Last night in New Hampshire, Republican presidential candidates were long on conservatism and short on compassion. On immigration, on Iraq, on virtually every issue, the consensus was that America hasn't been tough enough. No compassion for anyone — particularly those 12 million Americans who got here illegally.Try as you might, in reviewing this discussion you won't find much emphasis on compassion, either. Nor here, either. Even less discussion of religion as responsibility, especially (since the questions of the candidates were all presumptively limited to Christianity and, unless I missed someone on the panel, Roman Catholicism and American Protestantism within that (no Orthodox views, no Hindus, Buddhists, Muslims, etc.) the responsibilities Christians presumptively have for the least among us. No, none of that. Just some vague kinds of Pietism ("How would prayer influence the decisions that you make as president? And, most importantly, when you pray, how do you know if the voice that you are hearing is the voice of God or your own voice in disguise? ") or poverty (Wallis), abortion (the Rev. Joel C. Hunter) or other social problems (Msgr. Kevin Sullivan). Nothing too specific, in other words, nor necessarily "religious." Responsibility, yes, but the kind of social responsibility Europe has managed to take up "without Marx or Jesus," as the saying used to go.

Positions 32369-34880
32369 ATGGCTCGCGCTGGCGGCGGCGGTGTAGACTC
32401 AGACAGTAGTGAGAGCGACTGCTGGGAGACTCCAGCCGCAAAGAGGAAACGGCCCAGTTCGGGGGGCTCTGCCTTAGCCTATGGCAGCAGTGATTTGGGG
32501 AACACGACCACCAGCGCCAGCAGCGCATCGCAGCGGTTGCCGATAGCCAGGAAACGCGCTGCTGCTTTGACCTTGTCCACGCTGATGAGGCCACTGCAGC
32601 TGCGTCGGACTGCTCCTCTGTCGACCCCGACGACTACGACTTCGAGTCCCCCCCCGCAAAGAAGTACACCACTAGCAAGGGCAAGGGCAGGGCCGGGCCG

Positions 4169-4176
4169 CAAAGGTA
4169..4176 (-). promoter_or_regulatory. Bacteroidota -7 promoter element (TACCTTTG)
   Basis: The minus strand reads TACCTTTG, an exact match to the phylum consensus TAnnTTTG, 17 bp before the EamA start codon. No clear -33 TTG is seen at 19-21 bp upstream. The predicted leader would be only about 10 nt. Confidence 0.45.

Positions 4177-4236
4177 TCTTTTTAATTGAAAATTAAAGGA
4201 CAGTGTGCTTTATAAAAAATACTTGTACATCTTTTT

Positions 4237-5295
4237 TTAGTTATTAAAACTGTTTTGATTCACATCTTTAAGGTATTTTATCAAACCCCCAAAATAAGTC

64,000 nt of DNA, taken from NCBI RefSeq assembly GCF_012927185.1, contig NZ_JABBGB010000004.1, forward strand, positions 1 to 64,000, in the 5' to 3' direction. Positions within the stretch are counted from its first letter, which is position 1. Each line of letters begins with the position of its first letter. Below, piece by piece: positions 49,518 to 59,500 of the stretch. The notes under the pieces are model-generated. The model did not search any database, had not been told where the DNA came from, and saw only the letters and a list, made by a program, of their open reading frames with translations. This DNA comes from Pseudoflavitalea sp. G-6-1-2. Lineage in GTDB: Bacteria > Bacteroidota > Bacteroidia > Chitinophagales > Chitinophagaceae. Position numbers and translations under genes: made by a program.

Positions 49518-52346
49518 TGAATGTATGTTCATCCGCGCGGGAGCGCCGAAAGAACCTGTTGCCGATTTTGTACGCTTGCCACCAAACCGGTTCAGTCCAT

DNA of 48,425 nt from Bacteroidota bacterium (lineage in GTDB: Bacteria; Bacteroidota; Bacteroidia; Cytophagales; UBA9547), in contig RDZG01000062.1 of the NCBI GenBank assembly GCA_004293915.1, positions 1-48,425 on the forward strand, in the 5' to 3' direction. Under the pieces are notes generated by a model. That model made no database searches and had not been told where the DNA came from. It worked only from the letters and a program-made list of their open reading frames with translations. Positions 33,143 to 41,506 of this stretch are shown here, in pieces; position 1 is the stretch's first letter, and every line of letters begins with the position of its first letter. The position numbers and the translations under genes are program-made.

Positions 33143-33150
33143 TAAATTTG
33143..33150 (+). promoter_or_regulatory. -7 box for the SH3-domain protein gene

When it came to the hungry — or, more precisely, those the Bush Administration has categorized as "food insecure" — there was silence. So, too, on issues like poverty and youth violence and the epidemic of the uninsured. There was, in short, no evidence of the compassionate conservatism George W. Bush once promised would be his governing philosophy.
Now, if we're really going to change the conversation, or even shift the terms of the discussion, how do we make people listen when we talk about the kind of responsibility reflected in the parable of the sheep and the goats, and how do we model compassion by insisting that our version of the conversation is the one that must be held now!?
Can we force people to sit and listen to us discuss compassion? Can we take power, and still be compassionate about it, especially when we are trying to get people to listen?
UPDATE: "What's so funny about peace, love and understanding?" Steve Inskeep apparently thinks compassionate people are silly. Especially if they are celebrities who wear coloured glasses.
Post a Comment